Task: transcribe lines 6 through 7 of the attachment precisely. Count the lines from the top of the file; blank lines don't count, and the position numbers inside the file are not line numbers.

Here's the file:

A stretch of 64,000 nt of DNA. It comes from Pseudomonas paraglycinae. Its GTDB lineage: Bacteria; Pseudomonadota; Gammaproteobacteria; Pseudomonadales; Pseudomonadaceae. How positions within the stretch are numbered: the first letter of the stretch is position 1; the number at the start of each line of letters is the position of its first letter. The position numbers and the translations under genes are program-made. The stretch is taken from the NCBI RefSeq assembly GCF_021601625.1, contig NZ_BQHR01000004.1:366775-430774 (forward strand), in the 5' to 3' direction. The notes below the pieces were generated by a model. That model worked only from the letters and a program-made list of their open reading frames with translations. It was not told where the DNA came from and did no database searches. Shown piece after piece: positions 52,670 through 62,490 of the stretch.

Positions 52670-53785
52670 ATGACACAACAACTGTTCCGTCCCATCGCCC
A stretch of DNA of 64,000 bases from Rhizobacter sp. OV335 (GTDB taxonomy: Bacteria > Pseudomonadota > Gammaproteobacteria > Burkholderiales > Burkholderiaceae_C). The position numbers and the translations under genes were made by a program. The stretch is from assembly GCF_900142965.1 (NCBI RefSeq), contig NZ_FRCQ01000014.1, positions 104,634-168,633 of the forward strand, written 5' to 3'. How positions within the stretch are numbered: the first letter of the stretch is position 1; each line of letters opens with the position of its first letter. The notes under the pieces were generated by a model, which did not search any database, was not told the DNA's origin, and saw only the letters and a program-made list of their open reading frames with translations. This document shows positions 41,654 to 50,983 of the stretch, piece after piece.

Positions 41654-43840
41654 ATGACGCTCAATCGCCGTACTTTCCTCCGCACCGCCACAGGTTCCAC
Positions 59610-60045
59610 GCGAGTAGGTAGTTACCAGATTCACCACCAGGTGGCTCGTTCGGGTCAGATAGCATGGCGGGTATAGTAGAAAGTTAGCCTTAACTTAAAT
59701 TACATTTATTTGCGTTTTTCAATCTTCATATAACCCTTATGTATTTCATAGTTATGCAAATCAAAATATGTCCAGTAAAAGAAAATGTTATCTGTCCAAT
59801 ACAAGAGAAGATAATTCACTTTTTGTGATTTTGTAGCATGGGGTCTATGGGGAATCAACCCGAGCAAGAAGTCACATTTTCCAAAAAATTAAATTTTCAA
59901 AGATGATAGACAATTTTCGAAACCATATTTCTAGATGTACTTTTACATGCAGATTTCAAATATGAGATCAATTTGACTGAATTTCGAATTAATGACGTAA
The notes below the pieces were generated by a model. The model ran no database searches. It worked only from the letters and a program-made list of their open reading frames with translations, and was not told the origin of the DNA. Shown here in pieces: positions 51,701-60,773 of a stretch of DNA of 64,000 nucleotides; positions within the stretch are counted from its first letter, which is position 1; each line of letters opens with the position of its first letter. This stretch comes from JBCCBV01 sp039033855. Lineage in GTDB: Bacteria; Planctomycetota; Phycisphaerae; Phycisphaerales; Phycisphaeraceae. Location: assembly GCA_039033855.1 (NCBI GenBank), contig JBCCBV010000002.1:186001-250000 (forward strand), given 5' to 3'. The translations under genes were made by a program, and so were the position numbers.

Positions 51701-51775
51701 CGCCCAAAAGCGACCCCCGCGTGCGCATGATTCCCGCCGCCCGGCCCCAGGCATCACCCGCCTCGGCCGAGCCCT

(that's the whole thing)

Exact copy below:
41654 ATGACGCTCAATCGCCGTACTTTCCTCCGCACCGCCACAGGTTCCAC
Positions 59610-60045